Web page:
When I was growing up among farms and gardens, I loved clover and dandelions. When I asked what they were, Granny would tell me they were weeds…with a look on her face that let me know they came straight from hell!
I loved those weeds though. They provided hours of fun. I made them into soup for my dolls. I fashioned necklaces, bracelets and even a crown or two. It also may be a little known fact that if you rub a dandelion on your knee, you will find out if that special someone loves you or not. The best part was I was allowed to pick as many weeds as I wanted!
Weeds are remarkable in other ways as well. They can grow in the most unexpected places, right?! Out of the crack in a sidewalk or between the bricks in your paver patio. Sometimes they show up right in the middle of your newly treated green yard or among your prize roses. Granny never really appreciated that. She could accept a thorn but show her a thistle and look out!
As I walked today I was drawn to the weeds. I saw my beloved clover calling me to create. I noticed the local protected prairie garden full of beautiful weeds short and tall. They were as beautiful to me as the manicured gardens I passed by.
When I walk I pray. Today I focused on the young men I will meet in my teaching assignment and in the new ministry. I have always taught students with emotional, learning, and behavioral disabilities. There have been girls in my classes but boys take up most of the seats. I have taught boys who are white, Latino, African-American and now Native Americans who are mostly Dine’ or Navajo.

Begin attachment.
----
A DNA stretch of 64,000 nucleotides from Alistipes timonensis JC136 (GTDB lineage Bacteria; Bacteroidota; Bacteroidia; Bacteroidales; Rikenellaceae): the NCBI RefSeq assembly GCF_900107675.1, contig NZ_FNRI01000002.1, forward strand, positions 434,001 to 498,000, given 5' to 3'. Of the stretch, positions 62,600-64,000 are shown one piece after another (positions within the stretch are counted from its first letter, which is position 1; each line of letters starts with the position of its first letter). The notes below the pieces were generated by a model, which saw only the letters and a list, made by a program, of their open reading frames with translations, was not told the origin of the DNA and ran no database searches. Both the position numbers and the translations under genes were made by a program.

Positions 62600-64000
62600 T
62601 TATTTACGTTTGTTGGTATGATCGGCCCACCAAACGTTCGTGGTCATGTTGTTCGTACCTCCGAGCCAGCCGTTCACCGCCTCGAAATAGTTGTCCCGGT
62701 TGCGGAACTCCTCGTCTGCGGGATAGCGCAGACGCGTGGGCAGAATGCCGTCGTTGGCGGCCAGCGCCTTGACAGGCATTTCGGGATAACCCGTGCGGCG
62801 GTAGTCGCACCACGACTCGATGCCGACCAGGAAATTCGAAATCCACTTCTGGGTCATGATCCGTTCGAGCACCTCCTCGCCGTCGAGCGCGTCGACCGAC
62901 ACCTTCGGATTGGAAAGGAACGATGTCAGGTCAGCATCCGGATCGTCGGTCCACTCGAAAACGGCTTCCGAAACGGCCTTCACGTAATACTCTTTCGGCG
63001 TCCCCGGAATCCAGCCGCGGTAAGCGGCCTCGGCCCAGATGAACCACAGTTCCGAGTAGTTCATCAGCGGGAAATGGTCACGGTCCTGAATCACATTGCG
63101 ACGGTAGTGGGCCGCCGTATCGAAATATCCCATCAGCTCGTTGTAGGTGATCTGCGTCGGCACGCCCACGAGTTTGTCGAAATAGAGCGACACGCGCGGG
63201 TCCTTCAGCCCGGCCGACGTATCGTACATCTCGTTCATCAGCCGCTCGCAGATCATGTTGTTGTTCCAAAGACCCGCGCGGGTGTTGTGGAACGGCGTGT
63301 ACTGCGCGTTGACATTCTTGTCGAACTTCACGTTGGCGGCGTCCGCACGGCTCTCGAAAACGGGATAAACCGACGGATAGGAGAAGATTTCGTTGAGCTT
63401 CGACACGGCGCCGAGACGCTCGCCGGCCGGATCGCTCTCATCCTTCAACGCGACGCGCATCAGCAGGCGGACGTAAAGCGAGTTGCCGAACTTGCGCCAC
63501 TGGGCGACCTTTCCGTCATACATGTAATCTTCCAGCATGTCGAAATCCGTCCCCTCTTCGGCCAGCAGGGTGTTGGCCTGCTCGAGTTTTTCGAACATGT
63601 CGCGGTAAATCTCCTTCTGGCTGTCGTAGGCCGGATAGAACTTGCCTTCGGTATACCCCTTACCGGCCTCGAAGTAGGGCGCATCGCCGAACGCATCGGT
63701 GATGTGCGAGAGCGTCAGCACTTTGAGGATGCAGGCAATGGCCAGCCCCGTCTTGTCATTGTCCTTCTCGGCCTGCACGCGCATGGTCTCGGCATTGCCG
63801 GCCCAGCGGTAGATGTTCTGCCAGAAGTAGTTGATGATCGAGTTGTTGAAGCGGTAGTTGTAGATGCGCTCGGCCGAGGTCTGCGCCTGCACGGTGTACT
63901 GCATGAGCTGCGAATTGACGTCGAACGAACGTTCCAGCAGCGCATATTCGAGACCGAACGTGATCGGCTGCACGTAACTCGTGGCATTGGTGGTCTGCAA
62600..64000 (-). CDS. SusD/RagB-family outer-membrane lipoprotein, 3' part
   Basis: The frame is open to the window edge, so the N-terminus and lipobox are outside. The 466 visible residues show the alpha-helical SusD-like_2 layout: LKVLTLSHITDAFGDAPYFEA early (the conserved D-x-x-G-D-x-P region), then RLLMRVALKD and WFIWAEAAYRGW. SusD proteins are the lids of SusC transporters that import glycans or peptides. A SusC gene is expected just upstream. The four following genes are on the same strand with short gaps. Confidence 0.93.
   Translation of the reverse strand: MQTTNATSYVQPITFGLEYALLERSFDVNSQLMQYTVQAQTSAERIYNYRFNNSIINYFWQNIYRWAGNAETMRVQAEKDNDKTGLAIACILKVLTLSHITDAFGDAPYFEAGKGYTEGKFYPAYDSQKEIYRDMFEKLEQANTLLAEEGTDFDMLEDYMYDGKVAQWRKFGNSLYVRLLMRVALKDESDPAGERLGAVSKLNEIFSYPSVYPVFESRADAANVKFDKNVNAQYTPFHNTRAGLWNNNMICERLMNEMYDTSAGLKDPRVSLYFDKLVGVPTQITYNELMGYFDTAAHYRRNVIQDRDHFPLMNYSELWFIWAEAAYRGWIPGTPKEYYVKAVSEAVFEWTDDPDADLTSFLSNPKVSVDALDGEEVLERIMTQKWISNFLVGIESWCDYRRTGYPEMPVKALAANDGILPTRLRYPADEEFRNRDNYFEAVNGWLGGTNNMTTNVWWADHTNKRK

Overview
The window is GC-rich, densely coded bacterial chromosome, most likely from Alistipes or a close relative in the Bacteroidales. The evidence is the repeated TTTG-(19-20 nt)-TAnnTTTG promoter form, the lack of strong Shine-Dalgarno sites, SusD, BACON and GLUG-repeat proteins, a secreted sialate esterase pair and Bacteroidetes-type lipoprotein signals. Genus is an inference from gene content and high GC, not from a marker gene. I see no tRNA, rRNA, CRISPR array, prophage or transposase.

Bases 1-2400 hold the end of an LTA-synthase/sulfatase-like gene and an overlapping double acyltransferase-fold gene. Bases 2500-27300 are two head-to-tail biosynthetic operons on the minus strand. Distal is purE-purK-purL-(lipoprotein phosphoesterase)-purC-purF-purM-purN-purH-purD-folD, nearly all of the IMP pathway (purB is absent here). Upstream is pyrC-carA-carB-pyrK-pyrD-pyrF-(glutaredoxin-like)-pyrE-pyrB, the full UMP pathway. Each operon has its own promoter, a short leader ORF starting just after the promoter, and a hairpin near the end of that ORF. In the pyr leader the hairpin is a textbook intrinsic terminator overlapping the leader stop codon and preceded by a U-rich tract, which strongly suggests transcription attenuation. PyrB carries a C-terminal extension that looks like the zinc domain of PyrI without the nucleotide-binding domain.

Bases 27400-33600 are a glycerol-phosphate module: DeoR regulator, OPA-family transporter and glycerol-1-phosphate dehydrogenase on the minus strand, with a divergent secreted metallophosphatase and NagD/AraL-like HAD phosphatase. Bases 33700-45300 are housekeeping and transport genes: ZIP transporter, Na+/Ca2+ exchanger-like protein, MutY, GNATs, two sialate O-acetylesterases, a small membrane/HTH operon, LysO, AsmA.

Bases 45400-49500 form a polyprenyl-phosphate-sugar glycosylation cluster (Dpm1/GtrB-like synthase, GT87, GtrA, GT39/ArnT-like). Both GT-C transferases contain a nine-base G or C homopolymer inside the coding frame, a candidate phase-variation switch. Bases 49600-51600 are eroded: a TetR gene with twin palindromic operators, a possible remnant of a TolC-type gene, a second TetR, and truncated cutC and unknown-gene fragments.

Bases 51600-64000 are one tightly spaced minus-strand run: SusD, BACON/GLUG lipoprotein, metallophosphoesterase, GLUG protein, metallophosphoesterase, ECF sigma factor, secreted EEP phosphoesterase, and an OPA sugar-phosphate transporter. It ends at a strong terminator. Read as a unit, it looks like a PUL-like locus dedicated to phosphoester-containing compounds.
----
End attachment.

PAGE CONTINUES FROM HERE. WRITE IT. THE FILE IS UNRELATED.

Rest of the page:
All of these boys have had something in common. They are the weeds in a well tended garden. They stand out (in a bad way). They don’t fit the landscape. The thistles hurt themselves and others. Their bad attitudes, quirky behaviors and or extreme learning needs cause friction. It is easier to pluck them from the garden. Yet they some how keep showing up…
I pray today because last summer young Native boys far out in the deserts of Arizona had no interest in connecting with us. They sat huddled in broken down cars with their bandanas tight on their foreheads looking fierce. I recognized the blank stares. The dare to penetrate their fortress of anger. It is one thing to offer them a water in the desert and another thing to offer them education in a middle school.
How will I convince these hardened hearts to find hope and healing with education. Their desires are often to be sheep herders, rodeo riders or artists. They want to stay among their people. Schools and governments often train for occupations that take you away from your people. How can they catch a vision to have a productive life and strengthen their communities? What am I really going to teach this year?
I am sure the gardeners among our readers will think about metaphors for weeds that are different from mine. All the stories are important. All the gardens are under the same sun. I am choosing the weeds to tend, however. I want them to know how valuable they are to those of us who are looking to see if we are special to Someone.